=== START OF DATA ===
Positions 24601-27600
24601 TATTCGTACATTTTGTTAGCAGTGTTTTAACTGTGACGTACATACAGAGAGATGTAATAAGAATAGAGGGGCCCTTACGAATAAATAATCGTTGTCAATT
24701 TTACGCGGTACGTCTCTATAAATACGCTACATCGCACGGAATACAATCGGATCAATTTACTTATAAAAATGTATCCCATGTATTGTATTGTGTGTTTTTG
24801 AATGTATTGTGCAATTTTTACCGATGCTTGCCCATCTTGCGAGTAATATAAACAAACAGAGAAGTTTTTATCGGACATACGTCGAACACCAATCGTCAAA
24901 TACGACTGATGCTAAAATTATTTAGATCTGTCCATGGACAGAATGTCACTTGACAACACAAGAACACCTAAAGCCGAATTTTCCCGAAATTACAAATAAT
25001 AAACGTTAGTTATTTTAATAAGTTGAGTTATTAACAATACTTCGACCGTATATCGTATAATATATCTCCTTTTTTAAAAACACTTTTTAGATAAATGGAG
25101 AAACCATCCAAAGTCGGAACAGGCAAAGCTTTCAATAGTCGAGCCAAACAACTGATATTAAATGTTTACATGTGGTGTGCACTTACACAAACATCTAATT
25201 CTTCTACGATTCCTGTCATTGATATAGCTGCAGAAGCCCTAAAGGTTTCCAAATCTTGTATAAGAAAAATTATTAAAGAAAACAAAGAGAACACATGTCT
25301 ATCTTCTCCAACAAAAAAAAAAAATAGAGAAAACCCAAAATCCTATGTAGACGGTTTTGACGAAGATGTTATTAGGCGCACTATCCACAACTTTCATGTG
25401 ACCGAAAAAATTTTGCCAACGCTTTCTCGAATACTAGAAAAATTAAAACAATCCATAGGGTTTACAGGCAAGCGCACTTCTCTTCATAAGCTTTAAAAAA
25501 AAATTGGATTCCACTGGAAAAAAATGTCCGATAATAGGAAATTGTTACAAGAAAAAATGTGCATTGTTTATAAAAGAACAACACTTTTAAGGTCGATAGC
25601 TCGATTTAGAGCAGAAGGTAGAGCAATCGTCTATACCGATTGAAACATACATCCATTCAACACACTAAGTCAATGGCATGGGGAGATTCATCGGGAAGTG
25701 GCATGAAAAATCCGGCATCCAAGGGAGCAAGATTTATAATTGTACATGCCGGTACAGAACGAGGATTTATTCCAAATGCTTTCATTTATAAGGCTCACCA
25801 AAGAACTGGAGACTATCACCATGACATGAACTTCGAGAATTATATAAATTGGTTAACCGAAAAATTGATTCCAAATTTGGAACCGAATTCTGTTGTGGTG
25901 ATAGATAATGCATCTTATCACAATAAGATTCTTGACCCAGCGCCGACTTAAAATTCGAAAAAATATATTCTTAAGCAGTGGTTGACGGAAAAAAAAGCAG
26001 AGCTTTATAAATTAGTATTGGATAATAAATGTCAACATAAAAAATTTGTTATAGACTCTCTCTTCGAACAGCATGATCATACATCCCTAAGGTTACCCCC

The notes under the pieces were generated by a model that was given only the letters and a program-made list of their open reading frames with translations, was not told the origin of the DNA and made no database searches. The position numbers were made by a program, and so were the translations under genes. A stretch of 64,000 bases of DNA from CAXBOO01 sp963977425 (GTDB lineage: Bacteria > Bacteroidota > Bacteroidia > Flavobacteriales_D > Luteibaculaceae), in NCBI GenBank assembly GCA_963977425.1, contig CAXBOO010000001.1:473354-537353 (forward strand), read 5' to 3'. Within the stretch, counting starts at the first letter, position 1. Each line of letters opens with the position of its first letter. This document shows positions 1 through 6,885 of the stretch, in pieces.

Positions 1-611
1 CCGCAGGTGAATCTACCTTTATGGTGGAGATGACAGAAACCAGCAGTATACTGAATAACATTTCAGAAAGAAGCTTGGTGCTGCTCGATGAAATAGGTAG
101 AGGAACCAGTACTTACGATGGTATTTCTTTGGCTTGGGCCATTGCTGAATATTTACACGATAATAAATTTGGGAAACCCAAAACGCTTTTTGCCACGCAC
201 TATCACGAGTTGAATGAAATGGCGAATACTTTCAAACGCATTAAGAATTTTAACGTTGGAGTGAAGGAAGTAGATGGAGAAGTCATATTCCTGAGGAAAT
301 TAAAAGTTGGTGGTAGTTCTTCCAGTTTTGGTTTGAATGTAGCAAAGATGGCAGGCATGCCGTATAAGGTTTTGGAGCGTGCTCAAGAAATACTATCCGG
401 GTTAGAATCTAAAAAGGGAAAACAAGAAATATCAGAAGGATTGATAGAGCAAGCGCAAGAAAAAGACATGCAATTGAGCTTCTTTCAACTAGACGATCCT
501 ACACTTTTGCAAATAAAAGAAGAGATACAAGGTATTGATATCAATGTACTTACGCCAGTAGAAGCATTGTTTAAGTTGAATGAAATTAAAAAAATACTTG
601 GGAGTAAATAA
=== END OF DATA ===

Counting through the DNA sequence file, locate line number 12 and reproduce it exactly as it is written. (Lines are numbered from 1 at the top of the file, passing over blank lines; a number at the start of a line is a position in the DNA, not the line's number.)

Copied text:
25601 TCGATTTAGAGCAGAAGGTAGAGCAATCGTCTATACCGATTGAAACATACATCCATTCAACACACTAAGTCAATGGCATGGGGAGATTCATCGGGAAGTG